Large data shortfalls, but over the last 20 years, the number of people working at Gig work has been increasing.[10]

Continued advances in technology have the potential to increase Gig Work activity. Online technology has enabled new forms of work and they have the potential to continue to form a workplace and bring about changes in Gig's economy.

Most importantly, Gig Work's appearance is not an isolated trend, but is related to wide changes in the economy. Advances in globalization and technology put pressure on companies to respond quickly to market changes. Securing labor through nontraditional agreements such as Gig Work will enable companies to quickly adjust the size of their workforce. This can help companies increase their profits. From this point of view, the unconventional Gig work is a fundamental component of today's economy, and it is unlikely to disappear anytime soon.[11]

Country[edit]

Korea[edit]

Gig Worker is spreading around the side job and delivery business. Kakao has hired drivers to build a system for proxy driving, and the people of delivery are meeting the surging demand for delivery through a near-field delivery called "Vamin Connect." There is a Gig work platform for professional freelancers, not just work. The platform, which connects those who want skilled professionals and those with skills, has access to 10 kinds of services, including design, marketing, computer programming, translation, document writing and lessons. However, "Gig Worker" is not yet very welcome in Korea. This is because many "Gig Worker" have conflicts with existing services and expose lack of social and legal preparation.[12]

United States[edit]

In the context of gig employment, nearly one-in-ten Americans (8%) have earned money in the last year using digital platforms to take on a job or task. Meanwhile, nearly one-in-five Americans (18%) have earned money in the last year by selling something online, while 1% have rented out their properties on a home-sharing site. Adding up everyone who has performed at least one of these three activities, some 24% of American adults have earned money in the “platform economy” over the last year.[13]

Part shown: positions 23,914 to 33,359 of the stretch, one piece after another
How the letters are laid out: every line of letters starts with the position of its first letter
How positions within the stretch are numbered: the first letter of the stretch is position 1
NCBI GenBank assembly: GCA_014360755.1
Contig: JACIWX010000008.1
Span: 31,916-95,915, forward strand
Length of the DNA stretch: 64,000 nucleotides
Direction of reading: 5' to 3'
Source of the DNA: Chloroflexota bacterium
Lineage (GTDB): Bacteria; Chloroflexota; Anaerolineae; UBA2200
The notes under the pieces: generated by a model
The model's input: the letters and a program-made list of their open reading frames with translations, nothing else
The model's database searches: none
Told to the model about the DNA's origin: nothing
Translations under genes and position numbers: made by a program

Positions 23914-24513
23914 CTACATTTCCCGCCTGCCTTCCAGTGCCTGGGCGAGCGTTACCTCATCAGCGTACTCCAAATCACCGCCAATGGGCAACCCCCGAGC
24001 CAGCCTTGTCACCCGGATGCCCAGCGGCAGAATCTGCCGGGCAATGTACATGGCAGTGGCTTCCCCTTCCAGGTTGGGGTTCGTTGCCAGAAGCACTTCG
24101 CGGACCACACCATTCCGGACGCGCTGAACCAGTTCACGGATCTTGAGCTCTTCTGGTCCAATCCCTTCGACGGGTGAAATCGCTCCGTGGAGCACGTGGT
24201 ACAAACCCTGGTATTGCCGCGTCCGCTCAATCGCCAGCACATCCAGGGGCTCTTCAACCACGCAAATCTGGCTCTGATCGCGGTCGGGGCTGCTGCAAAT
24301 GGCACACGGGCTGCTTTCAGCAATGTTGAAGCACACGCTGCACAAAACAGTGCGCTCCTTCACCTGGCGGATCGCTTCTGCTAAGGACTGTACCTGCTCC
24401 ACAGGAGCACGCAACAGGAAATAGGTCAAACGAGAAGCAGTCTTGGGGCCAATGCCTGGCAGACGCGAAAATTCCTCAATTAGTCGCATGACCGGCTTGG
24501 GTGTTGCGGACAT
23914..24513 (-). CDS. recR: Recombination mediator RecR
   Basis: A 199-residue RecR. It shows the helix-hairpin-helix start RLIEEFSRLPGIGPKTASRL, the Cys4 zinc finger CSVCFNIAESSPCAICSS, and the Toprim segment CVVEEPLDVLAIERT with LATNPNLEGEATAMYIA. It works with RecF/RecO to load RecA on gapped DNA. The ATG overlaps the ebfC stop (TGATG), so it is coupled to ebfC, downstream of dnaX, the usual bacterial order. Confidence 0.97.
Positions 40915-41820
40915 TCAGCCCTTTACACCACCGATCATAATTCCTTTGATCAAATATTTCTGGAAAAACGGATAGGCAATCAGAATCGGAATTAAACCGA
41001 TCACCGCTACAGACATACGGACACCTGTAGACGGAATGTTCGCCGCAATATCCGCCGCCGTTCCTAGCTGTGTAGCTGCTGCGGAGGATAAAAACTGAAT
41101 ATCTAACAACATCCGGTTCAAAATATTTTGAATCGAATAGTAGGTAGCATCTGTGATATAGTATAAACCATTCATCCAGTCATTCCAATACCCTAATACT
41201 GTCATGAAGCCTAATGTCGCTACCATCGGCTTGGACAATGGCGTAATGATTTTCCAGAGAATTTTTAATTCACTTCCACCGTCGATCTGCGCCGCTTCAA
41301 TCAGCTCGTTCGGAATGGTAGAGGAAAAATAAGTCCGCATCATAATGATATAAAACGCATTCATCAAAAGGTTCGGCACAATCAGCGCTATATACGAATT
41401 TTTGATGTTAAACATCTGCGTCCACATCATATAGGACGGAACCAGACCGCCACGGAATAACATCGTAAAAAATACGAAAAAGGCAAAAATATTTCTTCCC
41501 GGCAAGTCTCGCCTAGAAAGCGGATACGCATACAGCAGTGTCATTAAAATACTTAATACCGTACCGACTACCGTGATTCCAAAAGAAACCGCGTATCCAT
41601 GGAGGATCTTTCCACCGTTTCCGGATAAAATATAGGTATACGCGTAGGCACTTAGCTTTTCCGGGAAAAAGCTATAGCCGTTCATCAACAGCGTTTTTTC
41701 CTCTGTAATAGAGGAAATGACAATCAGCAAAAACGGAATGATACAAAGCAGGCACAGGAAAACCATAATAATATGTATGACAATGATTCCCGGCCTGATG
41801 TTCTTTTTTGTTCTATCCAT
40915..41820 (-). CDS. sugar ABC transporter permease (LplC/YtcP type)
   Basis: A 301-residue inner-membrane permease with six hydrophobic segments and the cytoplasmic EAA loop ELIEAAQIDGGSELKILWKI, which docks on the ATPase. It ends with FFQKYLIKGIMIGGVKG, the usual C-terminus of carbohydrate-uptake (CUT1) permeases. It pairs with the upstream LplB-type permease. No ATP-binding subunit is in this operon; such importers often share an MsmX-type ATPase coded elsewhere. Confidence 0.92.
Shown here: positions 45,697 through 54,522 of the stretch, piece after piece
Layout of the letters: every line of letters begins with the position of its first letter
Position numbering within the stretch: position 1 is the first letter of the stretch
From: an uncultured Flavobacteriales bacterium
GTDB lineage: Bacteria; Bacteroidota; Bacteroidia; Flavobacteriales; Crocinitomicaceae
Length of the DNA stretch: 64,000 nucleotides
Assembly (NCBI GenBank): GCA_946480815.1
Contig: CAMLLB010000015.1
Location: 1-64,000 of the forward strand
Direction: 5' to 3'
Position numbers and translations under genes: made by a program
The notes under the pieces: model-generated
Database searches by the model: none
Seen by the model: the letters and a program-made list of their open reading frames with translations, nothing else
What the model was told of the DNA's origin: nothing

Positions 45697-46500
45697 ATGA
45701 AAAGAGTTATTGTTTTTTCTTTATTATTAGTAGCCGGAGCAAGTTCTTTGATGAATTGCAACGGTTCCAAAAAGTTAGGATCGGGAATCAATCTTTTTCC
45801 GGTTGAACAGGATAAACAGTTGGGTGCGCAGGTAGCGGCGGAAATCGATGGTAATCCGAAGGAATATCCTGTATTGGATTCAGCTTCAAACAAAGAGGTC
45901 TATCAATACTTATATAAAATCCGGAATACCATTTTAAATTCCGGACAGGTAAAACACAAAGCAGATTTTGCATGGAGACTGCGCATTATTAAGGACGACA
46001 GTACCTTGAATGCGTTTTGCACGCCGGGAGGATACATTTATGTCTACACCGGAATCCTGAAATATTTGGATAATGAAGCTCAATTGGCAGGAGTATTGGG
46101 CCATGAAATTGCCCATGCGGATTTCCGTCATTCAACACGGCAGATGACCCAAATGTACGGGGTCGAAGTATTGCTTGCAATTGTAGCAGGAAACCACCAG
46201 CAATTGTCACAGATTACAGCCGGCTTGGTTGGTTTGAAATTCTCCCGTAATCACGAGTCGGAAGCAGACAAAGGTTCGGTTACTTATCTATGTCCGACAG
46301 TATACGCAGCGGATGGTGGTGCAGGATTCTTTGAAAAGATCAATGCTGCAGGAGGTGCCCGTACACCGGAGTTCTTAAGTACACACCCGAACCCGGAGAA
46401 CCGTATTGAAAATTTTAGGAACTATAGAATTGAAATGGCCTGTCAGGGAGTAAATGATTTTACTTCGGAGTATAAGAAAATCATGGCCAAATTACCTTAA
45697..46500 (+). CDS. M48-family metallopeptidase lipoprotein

See also[edit]

References[edit]

  1. ^ Russel, Lia (16 January 2019). "The Silicon Valley Economy Is Here. And It's a Nightmare". Retrieved 19 January 2020. Many of those new low- and middle-income earners appear to be gig workers. Projections from the state Employment Development Department found that the fastest-growing occupations in San Francisco were taxi drivers, chauffeurs, couriers, messengers, and personal care aides. Exact numbers are hard to come by, because gig workers are often considered self-employed—and that very opacity plays into the hands of tech companies that aren’t particularly keen to shine a light on whether these new jobs meet fair labor practices.
  2. ^ Alvarez, Matt. "5 Things You Need to Know About the Gig Economy". gigworx.com.
  3. ^ a b Donovan, Sarah; Bradley, David; Shimabukuru, Jon. "What Does the Gig Economy Mean for Workers?". Cornell University ILR School.
  4. ^ a b c Choi, Gisan (January 2019). "Global Gig Economy Status and Implications". International Economy Focus (in Korean).
  5. ^ a b c d Dokko, Jane; Mumford, Megan (December 9, 2015). "Workers and the Online Gig Economy". The Hamilton Project.
  6. ^ a b Pendell, Ryan; Mcfeely, Shane (August 16, 2018). "What Workplace Leaders Can Learn From the Real Gig Economy". Gallup.
  7. ^ a b c d "What is a gig worker?". gigeconomydata.org.
  8. ^ Hagan, Jean (September 2016). "IFTF: Voices of Workable Futures". Institute For The Future.
  9. ^ Wood, Alex; Graham, Mark (August 8, 2018). "Good Gig, Bad Gig: Autonomy and Algorithmic Control in the Global Gig Economy". Work, Employment and Society. 33(1): 56–75. doi:10.1177/0950017018785616.
  10. ^ "Freelancing in America: 2017" (PDF). Upward and Freelancers Union. Edelman Intelligence. 2017.
  11. ^ Weil, David (Dec 2019). "Understanding the Present and Future of Work in the Fissured Workplace Context". RSF: The Russell Sage Foundation to the Social Sciences. 5: 147–165.
  12. ^ "'새벽배송' 그것이 뭐시 문젠디!?···새로운 근로 패러다임, '긱 워커'와 '플랫폼 워커'가 뜬다" [What's Dawn Delivery? A New Work Paradigm, Gig Worker and Platform Worker is a Rising Sun]. Pressman (in Korean). 2019-04-02.
  13. ^ Aaron, Smith (2016-11-17). "The Gig Economy: Work, Online Selling and Home Sharing". Pew Research Center: Internet, Science & Tech.